“Our country needs a leader who understands the hardships that people across America have been facing over the past few years, and who will do what it takes to renew the American dream,” Bachmann said. “We must become a strong and proud America again, and I see clearly a better path to a brighter future.

“For these reasons, earlier this evening I instructed my team to file the necessary paperwork to allow me to seek the office of President of the United States.”

From The Fix: New Hampshire Republican debate: Winners and losers Chris Cilizza says the big winners are Michelle Bachmann and Mitt Romney, big losers – Tim Pawlenty and Herman Cain. Cilizza also liked John King (ugh!) and the “this or that” choices at the breaks (stupid!!).

Juli Weiner at Vanity Fair: Bachmann a Big Winner and Romney Is Bulletproof at CNN’s Republican Debate Here’s what Weiner had to say about Newt:

Most Obviously Disinterested

Former House Speaker Newt Gingrich appeared sullen, and his answers were notably terse. He seemed most excited about two things: talking about NASA—Gingrich is a longtime admirer of outer space—and when King asked him to choose between Dancing With the Stars and American Idol. For the record, he choose the latter—although how long until divorces it in favor of its younger, flashier update, The Voice?

We were wondering if Gingrich’s disgruntled former staff organized a watching party tonight? And if so, what was the drinking game like?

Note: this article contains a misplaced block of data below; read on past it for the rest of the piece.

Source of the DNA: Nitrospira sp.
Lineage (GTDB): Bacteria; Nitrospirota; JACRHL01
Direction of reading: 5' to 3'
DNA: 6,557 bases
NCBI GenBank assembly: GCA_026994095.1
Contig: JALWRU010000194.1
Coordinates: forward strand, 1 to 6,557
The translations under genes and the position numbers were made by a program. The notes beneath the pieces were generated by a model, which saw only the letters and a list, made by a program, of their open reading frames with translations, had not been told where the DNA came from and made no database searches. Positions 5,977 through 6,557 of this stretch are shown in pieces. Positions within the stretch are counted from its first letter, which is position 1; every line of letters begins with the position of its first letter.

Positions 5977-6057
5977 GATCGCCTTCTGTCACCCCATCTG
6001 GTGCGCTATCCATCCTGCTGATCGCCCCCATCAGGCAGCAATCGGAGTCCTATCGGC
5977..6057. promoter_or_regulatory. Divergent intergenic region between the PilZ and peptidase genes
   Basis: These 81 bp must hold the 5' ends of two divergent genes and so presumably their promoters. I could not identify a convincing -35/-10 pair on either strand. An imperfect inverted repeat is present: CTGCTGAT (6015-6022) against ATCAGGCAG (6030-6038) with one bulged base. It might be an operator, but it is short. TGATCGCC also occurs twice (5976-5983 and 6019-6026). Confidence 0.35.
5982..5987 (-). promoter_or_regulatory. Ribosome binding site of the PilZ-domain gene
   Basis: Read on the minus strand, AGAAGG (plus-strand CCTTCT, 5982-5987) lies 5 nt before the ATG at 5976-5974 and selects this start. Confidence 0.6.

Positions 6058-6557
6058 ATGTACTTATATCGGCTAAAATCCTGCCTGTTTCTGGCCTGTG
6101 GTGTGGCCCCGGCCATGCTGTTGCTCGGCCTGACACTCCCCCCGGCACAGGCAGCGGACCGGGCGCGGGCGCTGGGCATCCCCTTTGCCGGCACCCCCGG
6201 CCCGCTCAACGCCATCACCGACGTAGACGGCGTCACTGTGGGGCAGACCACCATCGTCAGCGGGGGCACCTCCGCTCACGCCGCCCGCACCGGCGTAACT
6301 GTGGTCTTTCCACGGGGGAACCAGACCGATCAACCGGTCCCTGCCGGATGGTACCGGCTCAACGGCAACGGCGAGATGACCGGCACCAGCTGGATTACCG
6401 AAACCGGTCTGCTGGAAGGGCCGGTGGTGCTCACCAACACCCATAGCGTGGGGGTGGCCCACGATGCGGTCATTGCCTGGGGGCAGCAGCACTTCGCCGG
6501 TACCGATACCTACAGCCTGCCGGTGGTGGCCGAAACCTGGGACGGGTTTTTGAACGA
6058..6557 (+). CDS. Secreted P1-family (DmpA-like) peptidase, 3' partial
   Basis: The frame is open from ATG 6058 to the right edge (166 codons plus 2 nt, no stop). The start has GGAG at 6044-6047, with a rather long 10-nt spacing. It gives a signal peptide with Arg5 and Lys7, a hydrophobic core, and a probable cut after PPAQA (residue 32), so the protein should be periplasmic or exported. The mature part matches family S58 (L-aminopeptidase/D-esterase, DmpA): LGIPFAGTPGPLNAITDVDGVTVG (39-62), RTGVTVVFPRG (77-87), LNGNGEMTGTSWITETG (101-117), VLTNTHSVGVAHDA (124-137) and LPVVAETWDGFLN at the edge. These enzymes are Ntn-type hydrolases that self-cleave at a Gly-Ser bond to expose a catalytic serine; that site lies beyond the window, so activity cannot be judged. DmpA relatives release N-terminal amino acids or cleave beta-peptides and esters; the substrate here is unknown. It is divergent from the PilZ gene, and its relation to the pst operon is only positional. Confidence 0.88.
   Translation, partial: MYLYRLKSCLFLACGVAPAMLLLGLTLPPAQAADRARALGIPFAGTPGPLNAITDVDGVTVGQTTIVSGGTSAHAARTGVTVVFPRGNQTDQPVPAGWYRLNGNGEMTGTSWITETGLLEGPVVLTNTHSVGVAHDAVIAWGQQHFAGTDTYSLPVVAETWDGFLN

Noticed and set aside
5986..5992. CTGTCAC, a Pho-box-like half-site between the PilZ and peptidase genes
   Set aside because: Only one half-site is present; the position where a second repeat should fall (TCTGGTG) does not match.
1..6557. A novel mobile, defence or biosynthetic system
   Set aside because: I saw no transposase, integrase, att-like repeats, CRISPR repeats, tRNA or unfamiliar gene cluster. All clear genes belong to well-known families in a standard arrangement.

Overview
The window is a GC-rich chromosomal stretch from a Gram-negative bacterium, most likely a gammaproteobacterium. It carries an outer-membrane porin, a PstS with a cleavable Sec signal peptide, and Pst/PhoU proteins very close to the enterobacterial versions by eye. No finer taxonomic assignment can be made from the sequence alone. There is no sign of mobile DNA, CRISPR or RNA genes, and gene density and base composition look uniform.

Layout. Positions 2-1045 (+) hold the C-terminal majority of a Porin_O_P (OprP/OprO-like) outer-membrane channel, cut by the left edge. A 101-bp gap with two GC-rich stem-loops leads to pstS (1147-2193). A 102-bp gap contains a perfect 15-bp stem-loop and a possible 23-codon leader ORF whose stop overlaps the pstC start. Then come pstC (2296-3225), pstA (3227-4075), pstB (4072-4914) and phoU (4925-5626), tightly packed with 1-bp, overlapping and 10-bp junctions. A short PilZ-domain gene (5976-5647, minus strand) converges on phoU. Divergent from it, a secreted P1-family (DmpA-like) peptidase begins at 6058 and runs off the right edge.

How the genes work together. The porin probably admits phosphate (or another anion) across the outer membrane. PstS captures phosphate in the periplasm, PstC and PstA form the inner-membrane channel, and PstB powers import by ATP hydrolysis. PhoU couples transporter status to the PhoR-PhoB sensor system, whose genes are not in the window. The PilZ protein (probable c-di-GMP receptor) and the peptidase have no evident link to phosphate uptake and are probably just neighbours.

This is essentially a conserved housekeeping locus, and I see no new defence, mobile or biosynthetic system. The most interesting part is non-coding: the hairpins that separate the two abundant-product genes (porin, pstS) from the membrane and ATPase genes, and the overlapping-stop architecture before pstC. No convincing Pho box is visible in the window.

She loved Romney’s facial expression when Herman Cain was talking abut his muslim phobia.

Most Comically Skeptical Face
For a fleeting, glorious moment during Cain’s exposition about “peaceful” Muslims versus Muslims “who are trying to kill us,” the split-screen showed Romney making a face not dissimilar to the one your blogger was making—a face one might make after eating a lemon-soaked pickle, or a slice of Godfather’s Pizza. “Romney’s face during Herman Cain’s answer might just have won my vote,” Ezra Klein of The Washington Post tweeted. Romney’s rejoinder to Cain’s response was measured: “Of course Sharia Law isn’t going to be applied in our courts,” he said. “Our country was founded on a principle of religious tolerance.”

This isn’t a reaction to the debate, but is very relevant to the Republican candidates and their so-called economic policies: American Chronicle: Grover pulls GOP strings

Today’s Republicans love to point out that President John F. Kennedy saw the wisdom of tax cuts when he reduced the top income tax rate. However, congressional Republicans at the time were worried that this would cause a budget deficit. President Dwight Eisenhower supported the continuation of high wartime taxes to reduce the nation’s debt. President Richard Nixon defended the continuation of a surtax to pay for the Vietnam War. Fearing deficits, President Gerald Ford opposed a permanent tax cut.